Traditions that Bring Christ Home - Part 1
- Wednesday, December 07, 2005
Some families choose to avoid, limit, or re-package the tradition of gift giving on Christmas morning. The James' family chooses not to buy many gifts for each other, or sometimes none at all. "We want the focus to be on giving and what Christ has done," said mom, Pamela, "not on the presents."
Vasthi's family limits the gifts. "We're very blessed so we have to avoid the temptation to over-give to our children. They each get three gifts because that is what Jesus received from the Magi."
Another family chooses not to give each other gifts at all on Christmas day, but later during the Christmas vacation has a treasure hunt. The mom writes riddles telling the children where the gifts are hidden and who they are for. The riddle might lead the children to a big box full of new socks for everyone or to a specific present for one of the children. A gift the whole family can enjoy together, like a game, snack, or craft is found at the end and shared.
Cynthia Ruchti's family does do the traditional gift exchange, but has added a special tradition to help them not only to focus on giving instead of receiving, but also to remember her dad, who modeled this behavior for them. Each Christmas season the family sets up what they call the Richard H. Johnson memorial fund. Everyone contributes, even the littlest grandkids, and then the family donates to a charitable organization. "We lost my dad, a godly man in 1993," said Cynthia. "We all miss him terribly, but the tradition has brought such joy and rekindles thoughts of him in the middle of our Christmas gathering. Our favorite gift year was when we located the orphanage in Korea where he visited as a young marine and distributed gifts and candy to the orphans."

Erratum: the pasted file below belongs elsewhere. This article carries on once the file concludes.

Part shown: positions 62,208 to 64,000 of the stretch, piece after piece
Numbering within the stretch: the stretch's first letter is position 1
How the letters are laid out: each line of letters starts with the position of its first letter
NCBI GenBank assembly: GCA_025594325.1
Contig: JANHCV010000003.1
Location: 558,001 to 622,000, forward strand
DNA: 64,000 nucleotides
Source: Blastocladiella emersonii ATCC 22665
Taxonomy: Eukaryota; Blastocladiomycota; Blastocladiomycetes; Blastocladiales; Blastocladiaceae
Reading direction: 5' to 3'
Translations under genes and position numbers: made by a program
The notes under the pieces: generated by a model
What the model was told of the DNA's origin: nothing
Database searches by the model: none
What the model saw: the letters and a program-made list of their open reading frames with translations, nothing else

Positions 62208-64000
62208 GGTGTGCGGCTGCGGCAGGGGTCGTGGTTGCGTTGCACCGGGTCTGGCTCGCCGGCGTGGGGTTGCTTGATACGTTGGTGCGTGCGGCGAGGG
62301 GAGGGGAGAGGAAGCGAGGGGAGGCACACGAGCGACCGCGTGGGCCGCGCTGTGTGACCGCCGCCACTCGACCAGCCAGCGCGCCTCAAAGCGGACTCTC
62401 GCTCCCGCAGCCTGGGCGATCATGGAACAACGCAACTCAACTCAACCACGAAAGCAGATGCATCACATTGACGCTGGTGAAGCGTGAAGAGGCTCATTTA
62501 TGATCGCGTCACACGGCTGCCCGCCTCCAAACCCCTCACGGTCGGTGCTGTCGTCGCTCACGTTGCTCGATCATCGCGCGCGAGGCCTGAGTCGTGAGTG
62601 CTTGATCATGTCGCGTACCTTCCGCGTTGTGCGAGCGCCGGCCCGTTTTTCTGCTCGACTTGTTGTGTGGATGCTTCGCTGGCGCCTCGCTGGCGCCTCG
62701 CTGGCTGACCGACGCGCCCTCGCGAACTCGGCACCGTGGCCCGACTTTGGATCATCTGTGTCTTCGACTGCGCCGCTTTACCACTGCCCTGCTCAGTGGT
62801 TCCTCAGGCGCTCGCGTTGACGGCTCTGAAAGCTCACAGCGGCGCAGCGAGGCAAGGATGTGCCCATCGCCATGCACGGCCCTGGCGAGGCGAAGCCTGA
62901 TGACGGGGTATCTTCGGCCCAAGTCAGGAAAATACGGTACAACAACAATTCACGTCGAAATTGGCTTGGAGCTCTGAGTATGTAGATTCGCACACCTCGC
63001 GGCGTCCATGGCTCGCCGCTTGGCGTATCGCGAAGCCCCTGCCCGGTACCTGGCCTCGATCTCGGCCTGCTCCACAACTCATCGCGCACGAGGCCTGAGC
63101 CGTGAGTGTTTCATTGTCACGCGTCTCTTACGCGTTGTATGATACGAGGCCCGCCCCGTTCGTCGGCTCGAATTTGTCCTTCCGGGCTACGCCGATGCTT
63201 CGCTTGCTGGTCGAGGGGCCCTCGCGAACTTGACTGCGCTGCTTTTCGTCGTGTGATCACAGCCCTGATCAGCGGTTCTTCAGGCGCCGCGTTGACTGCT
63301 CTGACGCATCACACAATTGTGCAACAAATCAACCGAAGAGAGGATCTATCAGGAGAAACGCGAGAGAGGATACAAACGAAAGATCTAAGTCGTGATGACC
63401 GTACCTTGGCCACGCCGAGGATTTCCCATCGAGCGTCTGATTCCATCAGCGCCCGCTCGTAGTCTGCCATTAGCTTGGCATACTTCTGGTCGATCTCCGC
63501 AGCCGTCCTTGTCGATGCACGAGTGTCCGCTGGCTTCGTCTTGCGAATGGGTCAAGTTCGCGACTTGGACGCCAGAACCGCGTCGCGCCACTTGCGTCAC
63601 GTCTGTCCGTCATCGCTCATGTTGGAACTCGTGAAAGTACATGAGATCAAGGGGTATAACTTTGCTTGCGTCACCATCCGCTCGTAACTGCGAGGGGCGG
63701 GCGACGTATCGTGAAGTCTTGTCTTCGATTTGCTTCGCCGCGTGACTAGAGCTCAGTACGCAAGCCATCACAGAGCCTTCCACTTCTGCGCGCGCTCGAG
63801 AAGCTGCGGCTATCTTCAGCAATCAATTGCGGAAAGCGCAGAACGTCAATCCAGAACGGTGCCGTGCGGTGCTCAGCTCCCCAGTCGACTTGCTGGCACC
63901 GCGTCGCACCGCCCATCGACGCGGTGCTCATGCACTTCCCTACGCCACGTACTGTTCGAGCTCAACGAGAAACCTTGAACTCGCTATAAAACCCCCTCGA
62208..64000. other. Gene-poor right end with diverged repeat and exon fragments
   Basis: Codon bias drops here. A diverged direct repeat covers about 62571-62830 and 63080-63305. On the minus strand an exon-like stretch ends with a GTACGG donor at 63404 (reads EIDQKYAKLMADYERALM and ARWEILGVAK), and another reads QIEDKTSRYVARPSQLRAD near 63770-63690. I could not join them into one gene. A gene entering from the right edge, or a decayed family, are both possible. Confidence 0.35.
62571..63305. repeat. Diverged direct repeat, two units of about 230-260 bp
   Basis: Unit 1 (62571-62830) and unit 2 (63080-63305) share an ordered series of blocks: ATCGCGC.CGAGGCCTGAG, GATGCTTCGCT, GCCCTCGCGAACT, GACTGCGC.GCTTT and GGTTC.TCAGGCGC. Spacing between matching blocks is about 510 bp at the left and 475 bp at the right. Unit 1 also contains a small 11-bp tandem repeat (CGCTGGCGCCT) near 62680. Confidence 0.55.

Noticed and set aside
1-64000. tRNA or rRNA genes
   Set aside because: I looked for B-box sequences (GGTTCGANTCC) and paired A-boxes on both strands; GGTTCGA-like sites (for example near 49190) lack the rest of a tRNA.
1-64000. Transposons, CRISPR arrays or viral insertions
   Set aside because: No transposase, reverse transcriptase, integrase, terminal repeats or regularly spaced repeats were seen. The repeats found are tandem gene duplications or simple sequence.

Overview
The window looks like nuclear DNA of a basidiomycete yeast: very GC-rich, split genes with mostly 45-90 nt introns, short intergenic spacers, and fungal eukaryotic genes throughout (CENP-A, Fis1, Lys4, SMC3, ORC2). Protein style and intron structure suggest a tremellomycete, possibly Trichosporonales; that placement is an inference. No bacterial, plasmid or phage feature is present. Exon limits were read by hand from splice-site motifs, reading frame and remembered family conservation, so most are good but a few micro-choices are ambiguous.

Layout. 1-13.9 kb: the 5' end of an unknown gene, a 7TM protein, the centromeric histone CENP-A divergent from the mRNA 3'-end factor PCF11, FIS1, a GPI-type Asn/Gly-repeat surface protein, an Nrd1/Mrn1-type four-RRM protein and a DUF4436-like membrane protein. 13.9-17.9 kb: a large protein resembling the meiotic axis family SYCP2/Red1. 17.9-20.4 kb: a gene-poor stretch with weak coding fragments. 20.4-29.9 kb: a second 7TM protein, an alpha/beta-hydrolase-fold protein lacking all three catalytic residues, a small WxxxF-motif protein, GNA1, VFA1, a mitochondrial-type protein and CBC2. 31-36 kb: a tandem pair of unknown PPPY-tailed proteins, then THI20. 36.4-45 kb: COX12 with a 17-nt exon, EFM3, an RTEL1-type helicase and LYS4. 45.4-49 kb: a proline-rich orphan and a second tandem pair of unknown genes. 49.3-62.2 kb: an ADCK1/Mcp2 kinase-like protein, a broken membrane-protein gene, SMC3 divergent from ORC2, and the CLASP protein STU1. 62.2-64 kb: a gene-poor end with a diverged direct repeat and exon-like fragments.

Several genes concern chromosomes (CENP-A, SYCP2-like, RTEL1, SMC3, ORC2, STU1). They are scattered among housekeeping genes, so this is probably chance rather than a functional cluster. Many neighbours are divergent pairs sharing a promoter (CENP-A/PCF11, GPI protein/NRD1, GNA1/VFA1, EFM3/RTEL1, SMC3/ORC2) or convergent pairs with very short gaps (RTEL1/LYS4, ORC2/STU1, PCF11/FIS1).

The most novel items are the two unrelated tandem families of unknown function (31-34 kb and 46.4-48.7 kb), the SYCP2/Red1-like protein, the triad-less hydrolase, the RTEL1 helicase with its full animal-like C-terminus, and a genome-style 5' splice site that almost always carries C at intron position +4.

The family contribution was sent to the orphanage, which now specializes in handicapped children and adults. "It was an amazing search to find the place. All we had was a handful of old photos and a little embroidered apron with the words 'Nam Buk Orphanage,'" said Cynthia. "but the effort was well worth it."
A home schooling mother of four, Paula Moldenhauer is passionate about God's grace and intimacy with Jesus. Her website offers home schooling hints, book reviews, and a free weekly devotional, Soul Scents. Subscribe to Soul Scents at www.soulscents.us. You can contact Paula at Paula@soulscents.us.
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